Conservationists of crop genetic resources have feared that in situ conservation was not viable for agriculture precisely because of changes resulting from introduction of new varieties of existing crops, new crops, and new farm practices. In addition, conservation within farming systems necessarily implies a constantly changing crop population resulting from the processes of crop evolution. Even though in situ conservation of crop genetic resources is now generally understood to be dynamic, there are few examples of how evolution takes place in farmers fields. This study describes several changes in maize landraces in four communities along an altitude transect in Central Mexico (1200 to 2400 masl). While true modern varieties have not been widely adopted in the study region, farmer management results in numerous changes in maize landrace populations. Five types of dynamic management were observed: (1) purposeful hybridization between traditional and modern maize types, (2) possible creation of a new maize landrace by directional selection of the progeny of hybridization between two traditional landraces, (3) displacement of a local landrace by the introduction of a modern variety and a non-local landrace, (4) maintenance of stable populations of a locally dominant landrace, and (5) market-driven selection for a minor variety. We concur that in situ conservation of crops must be conceived as an open process where the objective is not to maintain historic varieties or static genetic conditions. Rather, in situ conservation of crops is totally in the hands of the farmer, although interventions may be designed to influence farmers' management of agrobiodiversity.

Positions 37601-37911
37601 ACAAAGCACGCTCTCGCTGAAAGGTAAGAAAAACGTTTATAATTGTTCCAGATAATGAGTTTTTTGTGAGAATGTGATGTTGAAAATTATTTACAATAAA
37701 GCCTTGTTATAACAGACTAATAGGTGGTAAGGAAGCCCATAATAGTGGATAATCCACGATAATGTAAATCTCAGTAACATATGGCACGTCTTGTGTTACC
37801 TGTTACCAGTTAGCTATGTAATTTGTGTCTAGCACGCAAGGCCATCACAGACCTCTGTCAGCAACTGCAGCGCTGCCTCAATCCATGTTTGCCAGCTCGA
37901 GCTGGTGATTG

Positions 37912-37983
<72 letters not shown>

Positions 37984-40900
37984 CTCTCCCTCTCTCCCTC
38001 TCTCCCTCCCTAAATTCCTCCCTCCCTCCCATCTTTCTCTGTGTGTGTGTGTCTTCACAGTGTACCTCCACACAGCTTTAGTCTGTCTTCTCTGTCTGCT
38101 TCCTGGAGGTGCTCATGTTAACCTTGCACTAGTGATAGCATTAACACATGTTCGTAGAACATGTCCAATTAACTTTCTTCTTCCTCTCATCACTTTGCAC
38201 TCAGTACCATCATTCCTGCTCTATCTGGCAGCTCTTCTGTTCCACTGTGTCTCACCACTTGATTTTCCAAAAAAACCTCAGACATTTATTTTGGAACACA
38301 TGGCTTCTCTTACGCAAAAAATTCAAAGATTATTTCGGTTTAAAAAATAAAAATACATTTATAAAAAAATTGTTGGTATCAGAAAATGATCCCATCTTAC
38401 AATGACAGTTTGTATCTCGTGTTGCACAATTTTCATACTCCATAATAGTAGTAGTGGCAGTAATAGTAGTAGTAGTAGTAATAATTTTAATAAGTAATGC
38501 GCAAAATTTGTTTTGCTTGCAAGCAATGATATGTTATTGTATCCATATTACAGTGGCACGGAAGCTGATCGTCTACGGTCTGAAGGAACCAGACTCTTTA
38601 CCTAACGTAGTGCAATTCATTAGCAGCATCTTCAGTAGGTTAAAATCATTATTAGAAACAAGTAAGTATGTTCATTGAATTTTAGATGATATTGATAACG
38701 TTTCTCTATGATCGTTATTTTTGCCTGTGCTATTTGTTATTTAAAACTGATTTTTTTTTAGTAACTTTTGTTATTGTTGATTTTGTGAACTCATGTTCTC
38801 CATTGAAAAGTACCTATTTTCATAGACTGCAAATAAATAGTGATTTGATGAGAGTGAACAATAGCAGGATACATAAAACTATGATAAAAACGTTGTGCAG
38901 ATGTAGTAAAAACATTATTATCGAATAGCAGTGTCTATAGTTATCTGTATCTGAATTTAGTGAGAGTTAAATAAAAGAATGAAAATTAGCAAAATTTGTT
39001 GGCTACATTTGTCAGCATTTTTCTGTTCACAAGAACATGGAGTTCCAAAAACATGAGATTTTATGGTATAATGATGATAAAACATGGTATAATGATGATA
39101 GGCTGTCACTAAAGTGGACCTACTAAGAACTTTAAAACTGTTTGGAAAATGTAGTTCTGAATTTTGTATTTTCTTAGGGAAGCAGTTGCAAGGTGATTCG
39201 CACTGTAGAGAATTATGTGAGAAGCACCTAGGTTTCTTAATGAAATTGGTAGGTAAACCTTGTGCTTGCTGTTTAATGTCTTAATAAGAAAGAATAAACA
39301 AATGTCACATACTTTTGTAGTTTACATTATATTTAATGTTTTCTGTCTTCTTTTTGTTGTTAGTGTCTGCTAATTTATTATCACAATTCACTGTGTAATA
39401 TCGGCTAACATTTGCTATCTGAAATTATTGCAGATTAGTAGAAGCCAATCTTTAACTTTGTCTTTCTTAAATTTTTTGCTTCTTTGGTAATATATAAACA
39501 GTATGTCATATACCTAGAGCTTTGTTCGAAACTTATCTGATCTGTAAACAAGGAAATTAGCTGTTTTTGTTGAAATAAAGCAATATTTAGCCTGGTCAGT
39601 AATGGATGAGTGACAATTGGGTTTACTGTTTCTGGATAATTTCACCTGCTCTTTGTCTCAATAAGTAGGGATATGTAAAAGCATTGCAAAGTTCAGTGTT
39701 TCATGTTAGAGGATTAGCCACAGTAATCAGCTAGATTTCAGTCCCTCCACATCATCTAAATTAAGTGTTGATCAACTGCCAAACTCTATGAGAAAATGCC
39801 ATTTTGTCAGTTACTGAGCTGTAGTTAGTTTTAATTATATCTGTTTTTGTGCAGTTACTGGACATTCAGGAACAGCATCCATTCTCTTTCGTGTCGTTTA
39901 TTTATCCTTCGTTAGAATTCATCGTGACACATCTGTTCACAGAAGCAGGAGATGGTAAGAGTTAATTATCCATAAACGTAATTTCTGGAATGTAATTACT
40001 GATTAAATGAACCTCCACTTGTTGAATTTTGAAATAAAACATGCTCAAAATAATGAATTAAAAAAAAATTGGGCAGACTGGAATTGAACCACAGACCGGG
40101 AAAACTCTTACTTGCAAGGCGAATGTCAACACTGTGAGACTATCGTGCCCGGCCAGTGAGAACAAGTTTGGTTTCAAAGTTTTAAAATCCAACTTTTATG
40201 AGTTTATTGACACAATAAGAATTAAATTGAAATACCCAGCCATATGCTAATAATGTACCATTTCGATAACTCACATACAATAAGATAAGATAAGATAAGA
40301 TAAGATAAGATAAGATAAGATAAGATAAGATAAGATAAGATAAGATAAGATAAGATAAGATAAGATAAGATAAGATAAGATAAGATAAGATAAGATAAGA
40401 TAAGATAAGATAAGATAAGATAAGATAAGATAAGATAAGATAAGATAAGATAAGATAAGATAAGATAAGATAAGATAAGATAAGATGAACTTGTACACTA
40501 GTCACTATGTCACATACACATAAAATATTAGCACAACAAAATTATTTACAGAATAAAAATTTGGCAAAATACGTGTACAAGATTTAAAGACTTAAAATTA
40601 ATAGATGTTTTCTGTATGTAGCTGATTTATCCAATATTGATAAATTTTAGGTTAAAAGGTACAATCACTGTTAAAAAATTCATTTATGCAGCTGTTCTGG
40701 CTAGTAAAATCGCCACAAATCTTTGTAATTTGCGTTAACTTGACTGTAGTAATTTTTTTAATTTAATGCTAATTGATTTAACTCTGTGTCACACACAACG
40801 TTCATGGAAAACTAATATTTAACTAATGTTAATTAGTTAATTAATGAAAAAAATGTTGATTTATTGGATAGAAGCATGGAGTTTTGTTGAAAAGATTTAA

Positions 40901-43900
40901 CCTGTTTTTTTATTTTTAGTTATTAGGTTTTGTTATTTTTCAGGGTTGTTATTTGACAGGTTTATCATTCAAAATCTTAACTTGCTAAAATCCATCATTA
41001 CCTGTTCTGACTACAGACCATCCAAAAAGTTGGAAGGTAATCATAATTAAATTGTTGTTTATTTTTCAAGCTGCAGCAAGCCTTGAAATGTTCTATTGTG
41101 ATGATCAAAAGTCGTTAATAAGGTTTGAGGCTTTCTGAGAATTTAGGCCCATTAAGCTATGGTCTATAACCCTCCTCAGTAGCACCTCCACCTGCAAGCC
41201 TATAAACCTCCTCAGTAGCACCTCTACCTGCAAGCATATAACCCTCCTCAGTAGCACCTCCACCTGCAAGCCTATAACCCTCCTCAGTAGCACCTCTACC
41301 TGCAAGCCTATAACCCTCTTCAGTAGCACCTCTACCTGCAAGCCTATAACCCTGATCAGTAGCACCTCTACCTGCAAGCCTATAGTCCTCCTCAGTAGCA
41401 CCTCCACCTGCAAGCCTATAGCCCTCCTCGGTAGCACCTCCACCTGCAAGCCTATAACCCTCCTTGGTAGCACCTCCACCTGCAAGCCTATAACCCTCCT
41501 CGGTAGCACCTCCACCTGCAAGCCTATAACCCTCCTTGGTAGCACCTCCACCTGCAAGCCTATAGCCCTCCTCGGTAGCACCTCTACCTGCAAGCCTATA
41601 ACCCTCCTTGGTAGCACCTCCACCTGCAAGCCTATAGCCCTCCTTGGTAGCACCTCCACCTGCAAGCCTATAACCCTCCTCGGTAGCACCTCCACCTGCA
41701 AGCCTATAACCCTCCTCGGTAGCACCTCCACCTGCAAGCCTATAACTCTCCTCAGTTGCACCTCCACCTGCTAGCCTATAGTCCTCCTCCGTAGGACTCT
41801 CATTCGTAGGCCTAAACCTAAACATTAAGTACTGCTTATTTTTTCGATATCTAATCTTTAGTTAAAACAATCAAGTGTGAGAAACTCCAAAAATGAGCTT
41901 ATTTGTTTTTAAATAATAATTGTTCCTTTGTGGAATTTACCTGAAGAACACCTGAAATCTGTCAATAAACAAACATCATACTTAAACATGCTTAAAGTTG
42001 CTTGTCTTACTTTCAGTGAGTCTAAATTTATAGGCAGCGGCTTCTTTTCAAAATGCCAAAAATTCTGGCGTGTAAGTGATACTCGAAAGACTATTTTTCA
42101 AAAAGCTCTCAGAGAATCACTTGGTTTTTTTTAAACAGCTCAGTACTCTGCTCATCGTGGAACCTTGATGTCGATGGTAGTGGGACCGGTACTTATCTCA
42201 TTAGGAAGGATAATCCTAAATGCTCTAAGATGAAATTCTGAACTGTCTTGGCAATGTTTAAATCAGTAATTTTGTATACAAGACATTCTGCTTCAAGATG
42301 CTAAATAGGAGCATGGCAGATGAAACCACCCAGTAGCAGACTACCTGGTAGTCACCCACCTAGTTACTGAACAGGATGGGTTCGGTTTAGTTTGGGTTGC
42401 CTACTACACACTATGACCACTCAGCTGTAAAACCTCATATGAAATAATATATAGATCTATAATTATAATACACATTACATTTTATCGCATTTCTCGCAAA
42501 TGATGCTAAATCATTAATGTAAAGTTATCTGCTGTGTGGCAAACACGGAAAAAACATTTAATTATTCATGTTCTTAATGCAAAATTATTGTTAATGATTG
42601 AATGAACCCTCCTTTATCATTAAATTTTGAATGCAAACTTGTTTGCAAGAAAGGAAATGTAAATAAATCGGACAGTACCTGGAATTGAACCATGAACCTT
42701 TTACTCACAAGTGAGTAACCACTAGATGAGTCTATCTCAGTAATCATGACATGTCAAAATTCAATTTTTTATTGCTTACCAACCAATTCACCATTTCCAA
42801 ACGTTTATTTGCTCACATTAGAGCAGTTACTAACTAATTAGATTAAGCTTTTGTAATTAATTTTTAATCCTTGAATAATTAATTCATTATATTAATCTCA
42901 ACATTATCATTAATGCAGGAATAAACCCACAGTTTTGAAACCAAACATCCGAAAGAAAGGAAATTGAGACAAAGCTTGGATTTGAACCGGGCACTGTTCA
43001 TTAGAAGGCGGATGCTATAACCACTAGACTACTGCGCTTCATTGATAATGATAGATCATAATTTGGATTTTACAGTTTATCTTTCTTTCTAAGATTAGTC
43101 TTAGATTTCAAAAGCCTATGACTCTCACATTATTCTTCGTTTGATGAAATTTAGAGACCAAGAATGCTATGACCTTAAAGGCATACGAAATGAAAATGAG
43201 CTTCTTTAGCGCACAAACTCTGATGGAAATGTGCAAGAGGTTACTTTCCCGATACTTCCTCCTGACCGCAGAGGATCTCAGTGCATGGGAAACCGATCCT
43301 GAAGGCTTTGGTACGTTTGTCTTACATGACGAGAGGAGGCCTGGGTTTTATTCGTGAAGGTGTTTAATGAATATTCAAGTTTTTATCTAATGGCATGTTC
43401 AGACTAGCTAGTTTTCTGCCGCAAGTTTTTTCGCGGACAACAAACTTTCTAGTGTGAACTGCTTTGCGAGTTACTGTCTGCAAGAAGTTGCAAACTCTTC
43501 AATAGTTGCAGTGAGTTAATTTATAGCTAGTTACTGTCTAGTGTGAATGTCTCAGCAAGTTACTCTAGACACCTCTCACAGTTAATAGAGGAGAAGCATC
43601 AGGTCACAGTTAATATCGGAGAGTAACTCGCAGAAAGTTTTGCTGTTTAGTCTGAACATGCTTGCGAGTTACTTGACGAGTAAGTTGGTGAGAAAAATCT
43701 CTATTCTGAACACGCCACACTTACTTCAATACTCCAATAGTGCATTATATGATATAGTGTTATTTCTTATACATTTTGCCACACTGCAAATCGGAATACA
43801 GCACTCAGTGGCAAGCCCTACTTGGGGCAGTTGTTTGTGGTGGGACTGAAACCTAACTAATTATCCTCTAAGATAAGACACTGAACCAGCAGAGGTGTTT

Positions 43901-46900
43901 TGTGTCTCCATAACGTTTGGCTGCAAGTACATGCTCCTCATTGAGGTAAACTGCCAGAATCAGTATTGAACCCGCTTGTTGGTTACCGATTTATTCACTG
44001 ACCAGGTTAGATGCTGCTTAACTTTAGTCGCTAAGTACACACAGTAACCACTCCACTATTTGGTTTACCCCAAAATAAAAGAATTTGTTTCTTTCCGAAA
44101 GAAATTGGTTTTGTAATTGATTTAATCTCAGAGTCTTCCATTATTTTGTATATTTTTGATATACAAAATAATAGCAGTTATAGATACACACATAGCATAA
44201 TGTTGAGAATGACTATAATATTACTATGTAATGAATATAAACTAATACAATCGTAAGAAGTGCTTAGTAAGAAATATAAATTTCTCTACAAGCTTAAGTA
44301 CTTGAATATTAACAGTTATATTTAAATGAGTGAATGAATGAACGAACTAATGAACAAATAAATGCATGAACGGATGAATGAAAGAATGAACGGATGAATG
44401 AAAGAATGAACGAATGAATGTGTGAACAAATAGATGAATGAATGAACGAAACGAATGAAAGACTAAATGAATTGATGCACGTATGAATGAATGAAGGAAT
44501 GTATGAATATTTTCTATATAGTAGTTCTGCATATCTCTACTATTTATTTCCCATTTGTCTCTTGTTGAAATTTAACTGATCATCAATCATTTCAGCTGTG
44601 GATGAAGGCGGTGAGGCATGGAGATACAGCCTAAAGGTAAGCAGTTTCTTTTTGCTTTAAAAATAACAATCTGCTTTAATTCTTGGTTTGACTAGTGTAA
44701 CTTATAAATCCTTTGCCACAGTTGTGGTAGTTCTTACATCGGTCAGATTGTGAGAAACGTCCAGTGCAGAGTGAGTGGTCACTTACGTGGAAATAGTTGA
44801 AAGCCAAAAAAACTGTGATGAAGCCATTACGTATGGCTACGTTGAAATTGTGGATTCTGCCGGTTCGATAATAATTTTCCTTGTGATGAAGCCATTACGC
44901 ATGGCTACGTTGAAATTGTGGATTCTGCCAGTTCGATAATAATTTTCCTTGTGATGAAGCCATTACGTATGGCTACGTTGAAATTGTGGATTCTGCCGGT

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Vol. 57 • No. 1